Thanks to Learning Analytics functionalities, Network Awareness Tool can depict the "actors" involved in the social network and to track the quality and the nature of ties between actors. Also the contents of ties can be tracked using meta-tags. Using Social Network Analysis, Network Awareness Tool can design the social network structure and density, indicating to HR department what topic are particularly relevant for informal learning at workplace.
In this paper, the authors describe a conceptual model for the analysis of informal learning in online social networks for workers, and in particular for health professionals. This work sector has been selected due to its particular characteristics, considering that Staying up-to-date and delivering best evidence-based care is crucial for these professionals, and that they need to be lifelong learners as medical knowledge expands and changes rapidly.
In this environment, "Online social networking (OSN) provides a new way for health professionals to communicate, collaborate and share ideas with each other for informal learning on a massive scale. It has important implications for ongoing efforts to support Continuing Professional Development (CPD) in the health professions. However, the challenge of analysing the data generated in OSNs makes it difficult to understand whether and how they are useful for CPD".
The paper explores three approaches for the analysis of OSN: Content Analysis (CA), Social Network Analysis (SNA) and the most innovative one, the Social Learning Analytics (SLA), as a sub-field of Learning Analytics.
The described conceptual model tries to merge the CA and SNA approaches, considering also a survey to evaluate the learning outcome, instead of real clinical data. This model is divided in three sections:
- Learning interactions: is focused on studying the structure of interactions and the level of and influential factors associated with engagement.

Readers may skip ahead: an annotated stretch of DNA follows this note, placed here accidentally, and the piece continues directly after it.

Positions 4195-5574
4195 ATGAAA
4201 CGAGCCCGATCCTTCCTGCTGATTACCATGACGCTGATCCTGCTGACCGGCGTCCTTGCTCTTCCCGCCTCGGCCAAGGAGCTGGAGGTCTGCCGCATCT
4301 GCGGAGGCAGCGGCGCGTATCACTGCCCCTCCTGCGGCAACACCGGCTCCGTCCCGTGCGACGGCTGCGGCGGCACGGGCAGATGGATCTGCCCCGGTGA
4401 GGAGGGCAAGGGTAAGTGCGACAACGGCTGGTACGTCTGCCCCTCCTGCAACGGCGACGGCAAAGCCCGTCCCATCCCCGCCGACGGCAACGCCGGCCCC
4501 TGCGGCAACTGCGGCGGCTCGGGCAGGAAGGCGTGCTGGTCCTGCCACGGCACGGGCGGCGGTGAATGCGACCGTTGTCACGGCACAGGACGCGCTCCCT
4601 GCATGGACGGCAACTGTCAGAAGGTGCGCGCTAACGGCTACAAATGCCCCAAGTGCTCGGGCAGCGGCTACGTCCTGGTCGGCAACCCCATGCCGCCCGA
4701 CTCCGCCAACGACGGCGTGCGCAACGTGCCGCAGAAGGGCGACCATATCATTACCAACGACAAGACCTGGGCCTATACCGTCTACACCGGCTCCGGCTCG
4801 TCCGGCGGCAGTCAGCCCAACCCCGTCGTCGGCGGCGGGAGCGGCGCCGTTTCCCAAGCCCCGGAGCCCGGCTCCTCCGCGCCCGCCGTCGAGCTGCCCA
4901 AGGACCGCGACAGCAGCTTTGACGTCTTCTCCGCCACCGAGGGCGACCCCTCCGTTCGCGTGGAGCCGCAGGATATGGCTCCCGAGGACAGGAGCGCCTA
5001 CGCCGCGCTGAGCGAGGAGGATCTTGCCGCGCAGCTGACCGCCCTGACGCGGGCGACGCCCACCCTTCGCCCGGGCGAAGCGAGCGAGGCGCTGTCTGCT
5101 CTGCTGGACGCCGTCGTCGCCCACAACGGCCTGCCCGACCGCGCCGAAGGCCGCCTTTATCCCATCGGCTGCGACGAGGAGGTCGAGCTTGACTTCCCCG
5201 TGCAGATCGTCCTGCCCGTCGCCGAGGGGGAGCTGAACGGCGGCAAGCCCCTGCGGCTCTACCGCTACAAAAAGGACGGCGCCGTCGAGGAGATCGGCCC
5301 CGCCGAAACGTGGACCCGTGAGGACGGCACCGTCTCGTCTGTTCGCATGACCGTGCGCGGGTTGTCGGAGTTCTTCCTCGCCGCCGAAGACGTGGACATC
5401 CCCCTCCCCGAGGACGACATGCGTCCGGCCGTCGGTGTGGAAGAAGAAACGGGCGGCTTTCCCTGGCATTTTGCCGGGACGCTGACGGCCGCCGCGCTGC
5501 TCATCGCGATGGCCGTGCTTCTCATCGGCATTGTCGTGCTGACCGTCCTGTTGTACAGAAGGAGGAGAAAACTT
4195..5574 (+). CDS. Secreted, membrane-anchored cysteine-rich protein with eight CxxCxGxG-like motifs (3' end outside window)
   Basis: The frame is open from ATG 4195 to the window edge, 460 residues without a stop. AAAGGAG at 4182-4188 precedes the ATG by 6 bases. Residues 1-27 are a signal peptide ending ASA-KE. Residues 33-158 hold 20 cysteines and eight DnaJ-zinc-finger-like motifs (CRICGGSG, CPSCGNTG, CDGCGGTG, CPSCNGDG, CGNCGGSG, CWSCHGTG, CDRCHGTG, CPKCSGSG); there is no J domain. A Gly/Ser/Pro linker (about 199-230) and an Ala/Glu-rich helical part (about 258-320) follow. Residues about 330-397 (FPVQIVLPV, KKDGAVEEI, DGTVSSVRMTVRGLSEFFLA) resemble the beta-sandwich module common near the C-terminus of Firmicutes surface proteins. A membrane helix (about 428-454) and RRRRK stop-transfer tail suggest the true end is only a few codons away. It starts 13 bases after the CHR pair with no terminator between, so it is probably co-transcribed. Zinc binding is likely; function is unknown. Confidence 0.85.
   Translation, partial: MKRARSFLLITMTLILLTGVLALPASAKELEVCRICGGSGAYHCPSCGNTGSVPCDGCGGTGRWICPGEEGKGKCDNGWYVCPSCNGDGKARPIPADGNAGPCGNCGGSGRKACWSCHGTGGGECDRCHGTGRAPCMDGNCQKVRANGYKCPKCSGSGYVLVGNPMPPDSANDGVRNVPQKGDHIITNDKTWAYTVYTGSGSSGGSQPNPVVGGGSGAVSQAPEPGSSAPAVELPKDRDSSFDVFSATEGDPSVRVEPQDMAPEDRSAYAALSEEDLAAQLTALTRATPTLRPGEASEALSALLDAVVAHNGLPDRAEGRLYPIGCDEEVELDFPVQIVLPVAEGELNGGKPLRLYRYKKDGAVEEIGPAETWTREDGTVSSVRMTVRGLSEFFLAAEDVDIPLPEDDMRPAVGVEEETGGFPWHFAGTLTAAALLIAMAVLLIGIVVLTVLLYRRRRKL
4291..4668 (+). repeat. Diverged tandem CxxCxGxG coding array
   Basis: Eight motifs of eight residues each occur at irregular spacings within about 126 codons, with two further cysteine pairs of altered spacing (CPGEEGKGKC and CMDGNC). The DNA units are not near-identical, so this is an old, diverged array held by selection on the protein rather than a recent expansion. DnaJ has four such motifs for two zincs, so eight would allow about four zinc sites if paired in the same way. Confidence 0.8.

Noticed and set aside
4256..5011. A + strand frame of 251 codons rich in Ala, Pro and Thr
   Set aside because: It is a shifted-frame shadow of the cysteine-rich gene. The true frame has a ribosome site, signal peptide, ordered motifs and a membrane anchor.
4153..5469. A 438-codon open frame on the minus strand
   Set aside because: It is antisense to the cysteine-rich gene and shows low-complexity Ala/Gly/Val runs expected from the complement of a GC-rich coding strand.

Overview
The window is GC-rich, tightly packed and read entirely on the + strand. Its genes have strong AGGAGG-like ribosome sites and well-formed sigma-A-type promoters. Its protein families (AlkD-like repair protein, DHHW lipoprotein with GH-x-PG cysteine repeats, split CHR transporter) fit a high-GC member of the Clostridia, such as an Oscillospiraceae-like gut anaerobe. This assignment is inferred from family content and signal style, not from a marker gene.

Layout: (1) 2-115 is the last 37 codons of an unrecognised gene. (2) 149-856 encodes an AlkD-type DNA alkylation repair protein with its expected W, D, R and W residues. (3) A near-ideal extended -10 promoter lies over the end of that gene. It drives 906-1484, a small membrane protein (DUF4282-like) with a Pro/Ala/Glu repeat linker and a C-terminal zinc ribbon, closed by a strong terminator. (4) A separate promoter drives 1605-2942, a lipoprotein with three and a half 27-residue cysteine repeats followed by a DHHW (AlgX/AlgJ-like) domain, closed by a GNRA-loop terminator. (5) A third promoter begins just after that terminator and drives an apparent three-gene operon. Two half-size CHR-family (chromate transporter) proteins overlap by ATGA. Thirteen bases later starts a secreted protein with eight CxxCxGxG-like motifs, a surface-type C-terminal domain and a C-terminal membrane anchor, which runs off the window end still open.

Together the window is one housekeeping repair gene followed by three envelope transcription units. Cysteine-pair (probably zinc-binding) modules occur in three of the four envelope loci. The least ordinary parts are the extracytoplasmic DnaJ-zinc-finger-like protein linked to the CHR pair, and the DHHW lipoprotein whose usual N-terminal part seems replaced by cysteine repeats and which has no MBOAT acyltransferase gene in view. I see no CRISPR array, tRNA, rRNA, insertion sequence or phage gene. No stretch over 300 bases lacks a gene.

- Learning process: involves the examination of cognitive presence, social presence, facilitation presence and learning presence.
- Learning outcome: measures the social value for online community members, in terms of valued activities, gained knowledge, changed practice, improved performance and redefined success.
This study examined the degree of teacher presence within the networks of high- and low-performing students. It found that teaching staff members were more than twice as likely to participate in the network of a high-performing student as they were in a low-performer network.
Teaching staff, through their participation and facilitation in the forums, had intended to promote a sense of community in the student cohort. Where a more factual orientation was asked of the students, staff often diminished their own presence to allow time for peer response and assistance, presuming that allowing space and time for peer-to-peer
engagements to evolve would benefit the entire student learning community. While staff attempted to respond to all discussion postings, high-performing students posted more conceptual questions and were thus perceived by staff to require some direction and assistance, given that the answers to these types of questions could not be directly located in the prescribed text. Thus, the teaching staff actively intervened to provide direction to new resources or to redirect discussion towards a solution, but the benefits flowed most often to the high performers.
: Dawson, Shane. (2009). 'Seeing' the learning community: an exploration of the development of a resource for monitoring online student networking. British Journal of Educational Technology, 41(5), 736-752.